While Daniel Craig is set to reprise his role as James Bond in the next film, the franchise is set for a shake-up, with reports claiming that black British actor Lashana Lynch has been cast as 007 – taking over Bond’s secret agent number after his character leaves MI6.
The Mail has quoted from an anonymous “movie insider”, who says that the 25th film opens with Bond (Craig), retired in Jamaica, being called back to action to fight a new villain.
“There is a pivotal scene at the start of the film where M says, “Come in 007”, and in walks Lashana who is black, beautiful and a woman,” the source said. “It’s a popcorn-dropping moment. Bond is still Bond but he’s been replaced as 007.”
Originally from West London, Lynch, 31, made her film debut in 2011’s Fast Girls, but her breakthrough role came earlier this year, as fighter pilot Maria Rambeau in Captain Marvel.
The news of her being given Bond’s famous code name has been widely praised on social media, coming weeks after US singer Halle Bailey was cast as Ariel, in Disney’s live action remake of the Little Mermaid.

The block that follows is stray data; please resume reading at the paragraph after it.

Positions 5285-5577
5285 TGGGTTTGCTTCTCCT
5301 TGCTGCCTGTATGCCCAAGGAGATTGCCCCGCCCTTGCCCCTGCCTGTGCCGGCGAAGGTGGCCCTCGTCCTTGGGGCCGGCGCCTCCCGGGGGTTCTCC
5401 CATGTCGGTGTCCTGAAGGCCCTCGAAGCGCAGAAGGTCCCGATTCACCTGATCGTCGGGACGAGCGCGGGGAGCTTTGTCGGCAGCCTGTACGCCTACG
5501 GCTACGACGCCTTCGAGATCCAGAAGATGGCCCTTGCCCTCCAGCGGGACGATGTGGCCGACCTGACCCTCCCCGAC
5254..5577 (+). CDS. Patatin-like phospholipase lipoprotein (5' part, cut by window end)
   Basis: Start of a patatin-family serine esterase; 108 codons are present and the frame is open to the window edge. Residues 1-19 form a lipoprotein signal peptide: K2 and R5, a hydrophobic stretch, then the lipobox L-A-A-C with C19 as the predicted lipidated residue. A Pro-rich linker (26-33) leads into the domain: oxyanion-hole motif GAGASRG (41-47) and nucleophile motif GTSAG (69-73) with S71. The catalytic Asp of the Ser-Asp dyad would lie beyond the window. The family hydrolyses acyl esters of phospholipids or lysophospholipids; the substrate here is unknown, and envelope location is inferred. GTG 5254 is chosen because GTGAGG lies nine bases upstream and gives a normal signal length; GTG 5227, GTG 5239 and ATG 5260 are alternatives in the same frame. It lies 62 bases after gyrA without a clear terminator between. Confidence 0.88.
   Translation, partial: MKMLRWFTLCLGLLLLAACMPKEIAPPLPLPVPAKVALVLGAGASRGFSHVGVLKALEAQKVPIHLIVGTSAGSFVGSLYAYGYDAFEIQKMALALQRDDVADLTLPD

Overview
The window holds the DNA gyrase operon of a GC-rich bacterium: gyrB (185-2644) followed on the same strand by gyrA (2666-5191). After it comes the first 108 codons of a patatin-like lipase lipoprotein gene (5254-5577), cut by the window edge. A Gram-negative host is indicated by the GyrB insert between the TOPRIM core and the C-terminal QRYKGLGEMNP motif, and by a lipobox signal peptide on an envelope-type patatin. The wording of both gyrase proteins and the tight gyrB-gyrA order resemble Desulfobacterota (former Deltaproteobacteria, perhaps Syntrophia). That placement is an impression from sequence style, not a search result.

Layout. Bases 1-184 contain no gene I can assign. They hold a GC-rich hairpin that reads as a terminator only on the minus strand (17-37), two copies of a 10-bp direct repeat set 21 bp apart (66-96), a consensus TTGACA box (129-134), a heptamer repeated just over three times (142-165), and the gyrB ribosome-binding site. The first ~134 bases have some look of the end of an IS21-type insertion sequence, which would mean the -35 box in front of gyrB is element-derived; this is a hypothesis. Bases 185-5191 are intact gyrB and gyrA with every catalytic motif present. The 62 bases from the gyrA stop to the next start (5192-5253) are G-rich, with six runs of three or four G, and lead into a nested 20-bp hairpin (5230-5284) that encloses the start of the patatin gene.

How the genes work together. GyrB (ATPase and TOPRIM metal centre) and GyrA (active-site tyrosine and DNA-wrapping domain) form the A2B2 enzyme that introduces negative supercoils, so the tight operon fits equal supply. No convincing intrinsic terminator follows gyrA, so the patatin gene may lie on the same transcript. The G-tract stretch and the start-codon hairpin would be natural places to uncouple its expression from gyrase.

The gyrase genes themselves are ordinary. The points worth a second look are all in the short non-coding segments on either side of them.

The 25th Bond film, which is being shot in Italy and the UK, has been plagued by difficulties, beginning in October 2015 when Craig said he would “rather slash my wrists” than play Bond again.
In 2017, he confirmed he had relented, but, the same year, director Danny Boyle, who had been brought in to replace Sam Mendes, after Mendes refused to direct any more Bond films also left, citing a dispute over the script.
American Cary Fukunaga was hired to replace them, and the film cycled through a series of script writers before Craig requested Fleabag’s Phoebe Waller-Bridge, only the second female writer in the history of the franchise be brought in to polish it up.
Waller-Bridge is quoted in the Daily Mail as saying, “There’s been a lot of talk about whether or not Bond is relevant now because of who he is and the way he treats women. I think that’s bollocks. I think he’s absolutely relevant now.
“[The franchise] has just got to grow. It has just got to evolve, and the important thing is that the film treats the women properly. He doesn’t have to. He needs to be true to his character.”
Bond producer Barbara Broccoli told the Guardian last year that there would “never” be a female Bond.
Culled from Guardian